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Gauging Limitations of Imperfect Model Prediction with Sculpted Ensembles

Novel, potentially deployable approaches to operational adaptation of infrastructure and transport for the future climate would prove of great value, given the very limited insight current climate model simulations are able to provide at the high spatial/temporal resolutions previously considered by design engineers and regulators. GLIMPSE will explore a game-changing approach to extreme event in the unknown climate of the future.

A moderate-risk/high-reward proposal, it will develop mathematical methods allowing fundamental changes to the way we design, regulate and operate weather sensitive infrastructure. It will be the first component of a larger research program (Just Enough Decisive Information, JEDI) between the LSE, the University of Chicago and stakeholders worldwide. 

Effective design of large-scale operational infrastructure and safety-critical systems with a lifetime of many decades is challenged by our inability to produce decision-relevant probability distributions of the weather expected under future climate. Nuclear power plants, for example, must be designed for the one in ten-thousand year event in, say, 2050. It is not generally held that direct simulation using current models or general methods from extreme value statistics could estimate the nature of events at this threshold with high fidelity. In cases where such estimates might become available, the regulatory consideration of “worst plausible case” scenarios can require design based on low mitigation, high impact scenarios; scenarios which, hopefully, will not be realized. This “safety margin” is likely (in fact expected) to result in extraordinarily expensive over-engineering.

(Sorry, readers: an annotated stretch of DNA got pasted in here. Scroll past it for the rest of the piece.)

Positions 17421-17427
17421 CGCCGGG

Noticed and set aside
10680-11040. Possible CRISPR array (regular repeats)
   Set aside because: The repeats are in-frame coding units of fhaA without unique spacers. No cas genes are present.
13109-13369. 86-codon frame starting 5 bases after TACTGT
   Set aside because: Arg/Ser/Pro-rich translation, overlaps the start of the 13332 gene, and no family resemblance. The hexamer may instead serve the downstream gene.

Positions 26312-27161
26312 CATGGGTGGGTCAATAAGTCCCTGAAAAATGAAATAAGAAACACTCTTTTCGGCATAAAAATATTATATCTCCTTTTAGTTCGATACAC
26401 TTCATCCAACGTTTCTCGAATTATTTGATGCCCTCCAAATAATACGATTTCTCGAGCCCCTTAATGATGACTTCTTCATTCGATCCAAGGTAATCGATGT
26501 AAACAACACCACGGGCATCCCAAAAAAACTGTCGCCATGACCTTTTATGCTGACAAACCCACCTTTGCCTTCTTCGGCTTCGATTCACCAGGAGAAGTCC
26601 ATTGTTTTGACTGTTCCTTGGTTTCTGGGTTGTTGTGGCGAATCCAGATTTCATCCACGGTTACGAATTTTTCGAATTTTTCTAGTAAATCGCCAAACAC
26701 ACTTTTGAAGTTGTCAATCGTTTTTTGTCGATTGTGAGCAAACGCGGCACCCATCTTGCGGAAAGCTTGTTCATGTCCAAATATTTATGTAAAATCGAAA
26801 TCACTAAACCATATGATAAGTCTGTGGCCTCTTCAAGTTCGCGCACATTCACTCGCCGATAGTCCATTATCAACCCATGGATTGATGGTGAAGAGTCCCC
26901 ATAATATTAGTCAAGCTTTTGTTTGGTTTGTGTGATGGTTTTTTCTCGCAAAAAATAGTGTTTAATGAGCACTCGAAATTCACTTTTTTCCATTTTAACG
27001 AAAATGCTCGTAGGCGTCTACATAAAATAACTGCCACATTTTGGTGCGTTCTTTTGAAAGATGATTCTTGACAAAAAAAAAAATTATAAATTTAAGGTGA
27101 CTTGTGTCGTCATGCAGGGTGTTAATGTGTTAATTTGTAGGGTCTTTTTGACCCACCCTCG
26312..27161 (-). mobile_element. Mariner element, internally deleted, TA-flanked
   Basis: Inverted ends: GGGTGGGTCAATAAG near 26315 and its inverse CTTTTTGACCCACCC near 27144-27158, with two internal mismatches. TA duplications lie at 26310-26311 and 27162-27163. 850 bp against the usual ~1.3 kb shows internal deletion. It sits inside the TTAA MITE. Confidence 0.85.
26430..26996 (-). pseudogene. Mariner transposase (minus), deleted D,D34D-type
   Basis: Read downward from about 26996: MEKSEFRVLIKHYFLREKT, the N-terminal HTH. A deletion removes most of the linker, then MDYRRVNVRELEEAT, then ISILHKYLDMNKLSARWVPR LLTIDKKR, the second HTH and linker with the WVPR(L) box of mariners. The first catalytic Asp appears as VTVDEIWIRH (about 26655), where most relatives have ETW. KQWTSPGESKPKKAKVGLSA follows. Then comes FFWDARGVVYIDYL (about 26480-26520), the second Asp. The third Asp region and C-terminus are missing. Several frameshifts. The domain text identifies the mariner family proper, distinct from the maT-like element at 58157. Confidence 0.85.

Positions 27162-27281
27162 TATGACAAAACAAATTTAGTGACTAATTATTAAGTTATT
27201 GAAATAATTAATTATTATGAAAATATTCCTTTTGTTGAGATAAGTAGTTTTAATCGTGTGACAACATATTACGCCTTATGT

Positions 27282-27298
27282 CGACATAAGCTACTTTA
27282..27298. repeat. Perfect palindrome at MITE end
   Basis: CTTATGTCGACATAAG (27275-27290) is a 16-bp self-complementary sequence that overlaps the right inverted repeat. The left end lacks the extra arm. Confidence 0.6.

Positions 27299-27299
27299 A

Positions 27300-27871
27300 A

An alternative to deploying designs to operate through such extreme extremes is to design much less expensive infrastructure able to survive in a “shut-down or avoid” state given early warning. GLIMPSE will develop algorithms for very early warning of low probability events, to enable a new approach to engineering design and operation. It is the first step towards our wider Just Enough Decisive Information (JEDI) scheme of climate adaptation.  Under GLIMPSE the postdoctoral researcher will:

(a) explore four or five potential applications in the energy, transport, coastal infra-structure, coastal safety (Royal National Lifeboat Institution) and shipping sectors with existing CATS industrial partners. The aim is to determine the lead time and likelihood levels required for each sector, regulatory restrictions, and openness to a JEDI approach.

(b) improve early warning by combining ensemble members in the medium range from multiple launch times (working with ECMWF and forecast archives from the US models already in-house at LSE)

(c) develop the novel  “sculpting” of existing simulations to generate initial conditions indicative of possible high-impact events, noting that “high-impact” events need not require meteorologically severe weather. Proof of concept will be achieved in moderate dimensional nonlinear dynamical systems (Lorenz 95, Lorenz 2004, Quasi-geostrophic models…) including consideration of structural model error. Tests with operational models are beyond the scope of this proposal, but discussion on this will be conducted with ECMWF and NCAR.

This is clearly an ambitious proposal; we note that the reward would be significant and that any progress would prove of great value as at present the traditional approach both requires thresholds we cannot estimate realistically and all but insuring over-design.